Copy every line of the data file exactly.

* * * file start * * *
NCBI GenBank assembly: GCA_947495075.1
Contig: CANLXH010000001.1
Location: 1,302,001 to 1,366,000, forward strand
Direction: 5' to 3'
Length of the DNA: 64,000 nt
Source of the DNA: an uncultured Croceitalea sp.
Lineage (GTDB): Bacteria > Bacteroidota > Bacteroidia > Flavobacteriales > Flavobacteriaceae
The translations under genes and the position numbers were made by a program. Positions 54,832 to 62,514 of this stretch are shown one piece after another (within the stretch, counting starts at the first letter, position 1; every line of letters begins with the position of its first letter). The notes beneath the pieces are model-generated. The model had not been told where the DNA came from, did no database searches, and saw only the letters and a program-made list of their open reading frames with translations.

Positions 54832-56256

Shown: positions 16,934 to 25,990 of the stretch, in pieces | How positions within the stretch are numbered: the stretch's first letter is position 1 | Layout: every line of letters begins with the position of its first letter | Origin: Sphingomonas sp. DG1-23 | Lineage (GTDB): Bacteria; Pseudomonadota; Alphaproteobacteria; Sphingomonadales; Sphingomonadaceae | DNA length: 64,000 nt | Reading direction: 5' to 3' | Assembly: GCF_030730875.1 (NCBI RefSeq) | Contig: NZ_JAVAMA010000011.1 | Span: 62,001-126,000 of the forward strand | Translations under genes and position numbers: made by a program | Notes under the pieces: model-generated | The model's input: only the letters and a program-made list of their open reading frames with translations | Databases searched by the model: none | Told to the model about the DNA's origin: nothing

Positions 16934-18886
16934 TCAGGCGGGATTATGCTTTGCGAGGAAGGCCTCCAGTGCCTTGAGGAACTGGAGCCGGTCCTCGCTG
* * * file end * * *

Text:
NCBI GenBank assembly: GCA_947495075.1
Contig: CANLXH010000001.1
Location: 1,302,001 to 1,366,000, forward strand
Direction: 5' to 3'
Length of the DNA: 64,000 nt
Source of the DNA: an uncultured Croceitalea sp.
Lineage (GTDB): Bacteria > Bacteroidota > Bacteroidia > Flavobacteriales > Flavobacteriaceae
The translations under genes and the position numbers were made by a program. Positions 54,832 to 62,514 of this stretch are shown one piece after another (within the stretch, counting starts at the first letter, position 1; every line of letters begins with the position of its first letter). The notes beneath the pieces are model-generated. The model had not been told where the DNA came from, did no database searches, and saw only the letters and a program-made list of their open reading frames with translations.

Positions 54832-56256

Shown: positions 16,934 to 25,990 of the stretch, in pieces | How positions within the stretch are numbered: the stretch's first letter is position 1 | Layout: every line of letters begins with the position of its first letter | Origin: Sphingomonas sp. DG1-23 | Lineage (GTDB): Bacteria; Pseudomonadota; Alphaproteobacteria; Sphingomonadales; Sphingomonadaceae | DNA length: 64,000 nt | Reading direction: 5' to 3' | Assembly: GCF_030730875.1 (NCBI RefSeq) | Contig: NZ_JAVAMA010000011.1 | Span: 62,001-126,000 of the forward strand | Translations under genes and position numbers: made by a program | Notes under the pieces: model-generated | The model's input: only the letters and a program-made list of their open reading frames with translations | Databases searched by the model: none | Told to the model about the DNA's origin: nothing

Positions 16934-18886
16934 TCAGGCGGGATTATGCTTTGCGAGGAAGGCCTCCAGTGCCTTGAGGAACTGGAGCCGGTCCTCGCTG